5. Based on the above pleadings, the lower court would also consider that P.W.1, being the Deputy Secretary, Ministry of Defence, who is empowered to authenticate the sanction order on behalf of the President of India, has authenticated the order marked as Ex.P.1 and deposed with reference to the said facts; that the further evidence of P. W.1 to the effect that the sanction order was put up before the Minister, who agreed with the same and only then the sanction order was authenticated under his signature which could be seen on a perusal of Ex.P.1, and therefore, all material particulars have been considered prior to the according of sanction.
6. The lower court having discussed all these things has remarked that no material has been put forth by the petitioner to show that the sanctioning authority has not considered the material particulars of the case pertaining to the subject viz., supply of 'Meat Tinned Kheema' and in the said circumstances, the inclusion of liquid petrol does not in any manner detract the sanctioning authority of the validity of the sanction order and that it is not established by the petitioner prima facie that the sanction order marked as Ex.P.1 has been passed frivolously or speculatively. But, on the other hand, the averments contained in Ex.P.1 would only go to show that the sanctioning authority has considered the various materials placed before him prior to according sanction and rightly accorded the same against the petitioner, and therefore, the lower court, further remarking that there is no reason in the contention of the petitioner/A.1 and further more, the question whether the sanctioning authority has applied its mind or not has to be decided at the time of conclusion of trial, but however, since the petitioner has invited the decision of the Court by way of this petition, it has to have its own discussion and decision and further stating that the decision relied on by the petitioner reported in I (2002) CCR 332 (Udainarain V. State of U.P. through C.B.I.) is not applicable to the facts and circumstances of the case in hand, would ultimately dismiss the said petition.
7. During arguments, learned counsel appearing on behalf of the petitioner, besides reiterating the same facts and circumstances which have already been traced in the petition above, would also cite a decision reported in (1997) 7 SCC 622 (Mansukhlal Vithaldas Chauhan V. State of Gujarat), wherein it has been held as follows :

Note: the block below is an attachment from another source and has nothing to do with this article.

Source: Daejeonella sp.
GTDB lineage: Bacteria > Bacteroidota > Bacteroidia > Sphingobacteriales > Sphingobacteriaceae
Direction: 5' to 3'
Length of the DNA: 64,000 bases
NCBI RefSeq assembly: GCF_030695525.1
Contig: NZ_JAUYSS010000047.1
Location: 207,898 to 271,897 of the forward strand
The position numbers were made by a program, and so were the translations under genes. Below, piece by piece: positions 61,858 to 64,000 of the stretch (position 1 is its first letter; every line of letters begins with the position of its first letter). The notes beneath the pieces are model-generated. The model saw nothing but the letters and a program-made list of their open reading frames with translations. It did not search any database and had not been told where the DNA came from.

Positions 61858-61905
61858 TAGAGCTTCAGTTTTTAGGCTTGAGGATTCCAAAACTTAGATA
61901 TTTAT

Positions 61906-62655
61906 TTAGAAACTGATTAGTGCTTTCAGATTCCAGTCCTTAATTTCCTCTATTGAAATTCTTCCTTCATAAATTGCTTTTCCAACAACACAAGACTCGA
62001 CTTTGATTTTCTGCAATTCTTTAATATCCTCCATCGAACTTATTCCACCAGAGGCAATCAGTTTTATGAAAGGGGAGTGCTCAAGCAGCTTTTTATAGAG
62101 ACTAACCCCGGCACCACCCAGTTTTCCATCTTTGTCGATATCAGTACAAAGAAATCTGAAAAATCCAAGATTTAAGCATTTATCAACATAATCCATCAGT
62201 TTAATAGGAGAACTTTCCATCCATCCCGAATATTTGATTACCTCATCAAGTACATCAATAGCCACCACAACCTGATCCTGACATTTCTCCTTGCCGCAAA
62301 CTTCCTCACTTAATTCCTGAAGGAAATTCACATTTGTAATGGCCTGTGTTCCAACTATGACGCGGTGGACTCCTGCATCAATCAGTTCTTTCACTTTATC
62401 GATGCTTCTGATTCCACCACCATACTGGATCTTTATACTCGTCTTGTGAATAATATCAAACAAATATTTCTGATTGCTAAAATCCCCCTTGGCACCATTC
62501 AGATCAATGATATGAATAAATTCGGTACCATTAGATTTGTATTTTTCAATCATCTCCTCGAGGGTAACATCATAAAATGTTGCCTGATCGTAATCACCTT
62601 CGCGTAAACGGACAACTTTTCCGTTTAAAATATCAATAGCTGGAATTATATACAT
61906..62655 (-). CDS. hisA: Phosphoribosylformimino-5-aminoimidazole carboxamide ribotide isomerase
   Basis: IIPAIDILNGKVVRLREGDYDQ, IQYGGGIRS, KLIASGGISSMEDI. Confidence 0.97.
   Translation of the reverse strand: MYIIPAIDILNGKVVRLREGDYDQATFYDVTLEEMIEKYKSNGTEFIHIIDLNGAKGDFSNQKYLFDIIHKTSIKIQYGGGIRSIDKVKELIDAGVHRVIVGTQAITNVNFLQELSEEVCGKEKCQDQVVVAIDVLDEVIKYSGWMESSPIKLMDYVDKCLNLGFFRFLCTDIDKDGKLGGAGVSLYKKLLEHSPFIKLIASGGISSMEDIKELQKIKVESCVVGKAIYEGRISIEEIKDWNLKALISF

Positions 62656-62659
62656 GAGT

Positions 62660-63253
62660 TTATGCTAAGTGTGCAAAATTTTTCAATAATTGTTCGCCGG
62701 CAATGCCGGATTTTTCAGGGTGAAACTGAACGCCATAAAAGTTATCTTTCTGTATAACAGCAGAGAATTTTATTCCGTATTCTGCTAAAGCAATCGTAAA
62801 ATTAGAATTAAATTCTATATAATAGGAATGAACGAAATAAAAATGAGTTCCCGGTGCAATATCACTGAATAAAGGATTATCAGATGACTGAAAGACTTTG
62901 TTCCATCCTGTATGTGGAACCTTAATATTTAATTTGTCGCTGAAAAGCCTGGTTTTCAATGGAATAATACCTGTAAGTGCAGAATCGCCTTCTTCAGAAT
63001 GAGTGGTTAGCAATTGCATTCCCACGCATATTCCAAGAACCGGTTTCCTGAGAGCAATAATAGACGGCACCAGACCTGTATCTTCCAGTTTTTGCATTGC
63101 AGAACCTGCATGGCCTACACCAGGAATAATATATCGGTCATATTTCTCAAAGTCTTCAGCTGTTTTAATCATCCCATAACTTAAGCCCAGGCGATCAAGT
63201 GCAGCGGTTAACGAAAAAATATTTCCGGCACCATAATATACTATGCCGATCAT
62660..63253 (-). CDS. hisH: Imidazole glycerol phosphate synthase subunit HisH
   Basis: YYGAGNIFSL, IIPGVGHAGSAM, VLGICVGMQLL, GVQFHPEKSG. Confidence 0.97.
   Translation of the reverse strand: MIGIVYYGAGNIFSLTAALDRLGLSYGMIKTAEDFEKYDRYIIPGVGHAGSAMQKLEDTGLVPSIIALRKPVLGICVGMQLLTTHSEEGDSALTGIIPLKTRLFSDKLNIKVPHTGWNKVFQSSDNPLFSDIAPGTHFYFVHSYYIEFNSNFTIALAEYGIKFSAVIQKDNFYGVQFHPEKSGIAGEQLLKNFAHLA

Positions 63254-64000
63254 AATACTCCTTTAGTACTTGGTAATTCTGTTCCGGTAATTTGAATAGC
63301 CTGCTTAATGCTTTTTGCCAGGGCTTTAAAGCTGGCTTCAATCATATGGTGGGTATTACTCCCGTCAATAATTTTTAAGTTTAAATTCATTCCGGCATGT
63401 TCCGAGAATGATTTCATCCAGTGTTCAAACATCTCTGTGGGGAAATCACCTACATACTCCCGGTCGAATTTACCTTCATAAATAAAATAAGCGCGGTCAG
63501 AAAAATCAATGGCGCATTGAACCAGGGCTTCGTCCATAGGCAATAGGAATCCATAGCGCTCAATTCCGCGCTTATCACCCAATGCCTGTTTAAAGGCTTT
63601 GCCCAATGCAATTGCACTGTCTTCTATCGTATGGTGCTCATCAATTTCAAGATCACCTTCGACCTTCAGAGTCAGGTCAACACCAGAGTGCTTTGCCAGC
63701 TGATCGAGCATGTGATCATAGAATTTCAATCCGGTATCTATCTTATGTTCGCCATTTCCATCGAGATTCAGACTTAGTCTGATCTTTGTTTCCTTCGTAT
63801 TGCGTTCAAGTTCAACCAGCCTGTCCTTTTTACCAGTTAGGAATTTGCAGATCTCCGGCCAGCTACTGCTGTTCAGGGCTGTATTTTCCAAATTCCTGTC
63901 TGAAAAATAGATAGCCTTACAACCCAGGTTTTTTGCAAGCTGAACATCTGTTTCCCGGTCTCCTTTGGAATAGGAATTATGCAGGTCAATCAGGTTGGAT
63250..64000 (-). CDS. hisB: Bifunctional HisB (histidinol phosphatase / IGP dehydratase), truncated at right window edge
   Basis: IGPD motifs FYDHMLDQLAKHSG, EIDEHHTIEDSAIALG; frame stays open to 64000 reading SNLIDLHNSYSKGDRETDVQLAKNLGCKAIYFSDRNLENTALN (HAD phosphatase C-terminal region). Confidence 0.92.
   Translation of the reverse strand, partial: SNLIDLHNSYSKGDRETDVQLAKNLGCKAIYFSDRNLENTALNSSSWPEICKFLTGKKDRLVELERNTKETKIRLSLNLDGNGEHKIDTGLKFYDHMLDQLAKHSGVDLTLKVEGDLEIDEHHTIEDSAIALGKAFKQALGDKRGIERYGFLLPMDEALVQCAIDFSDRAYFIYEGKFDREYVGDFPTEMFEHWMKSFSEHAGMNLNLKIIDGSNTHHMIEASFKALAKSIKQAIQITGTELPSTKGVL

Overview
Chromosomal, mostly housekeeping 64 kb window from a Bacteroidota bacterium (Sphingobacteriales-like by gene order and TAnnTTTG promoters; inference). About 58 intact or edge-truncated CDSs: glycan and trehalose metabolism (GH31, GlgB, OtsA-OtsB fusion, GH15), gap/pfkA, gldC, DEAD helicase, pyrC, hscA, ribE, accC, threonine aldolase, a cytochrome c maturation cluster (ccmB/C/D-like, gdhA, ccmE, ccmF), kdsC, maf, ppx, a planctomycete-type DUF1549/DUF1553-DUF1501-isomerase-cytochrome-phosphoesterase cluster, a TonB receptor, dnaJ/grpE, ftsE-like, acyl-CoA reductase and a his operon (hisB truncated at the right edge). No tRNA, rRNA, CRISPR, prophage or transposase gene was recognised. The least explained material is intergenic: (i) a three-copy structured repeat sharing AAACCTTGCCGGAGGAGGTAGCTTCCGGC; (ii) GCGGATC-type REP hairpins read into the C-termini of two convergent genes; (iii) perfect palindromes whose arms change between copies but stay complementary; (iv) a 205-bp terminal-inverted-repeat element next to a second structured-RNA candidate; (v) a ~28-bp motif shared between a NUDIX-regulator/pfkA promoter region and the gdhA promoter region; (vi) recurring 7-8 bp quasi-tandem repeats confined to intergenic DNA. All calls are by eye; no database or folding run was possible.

"The sanction is not intended to be, nor is an automatic formality and it is essential that the provisions in regard to sanction should be observed with complete strictness. One of the guiding principles for sanctioning authority is to keep e public interest and, therefore, the protection available under Section 6 to a public servant cannot be said to be absolute. Sanction lifts the bar for prosecution. The grant of sanction is not an idle formality or an acrimonious exercise but a solemn and sacrosanct act which affords protection to government servants against frivolous prosecutions. Sanction is a weapon to ensure discouragement of frivolous and vexatious prosecution and is a safeguard for the innocent but not a shield for the guilty. ...The validity of the sanction would, therefore depend upon the material placed before the sanctioning authority and the fact that all the relevant facts, material and evidence have been considered by the sanctioning authority. Consideration implies application of mind. The order of sanction must ex facie disclose that the sanctioning authority had considered the evidence and other material collected during investigation and placed before it. This fact can also be established by extrinsic evidence by placing relevant files before the Court to show that all relevant facts were considered by the sanctioning authority."
On such arguments, learned counsel would seek the relief sought for.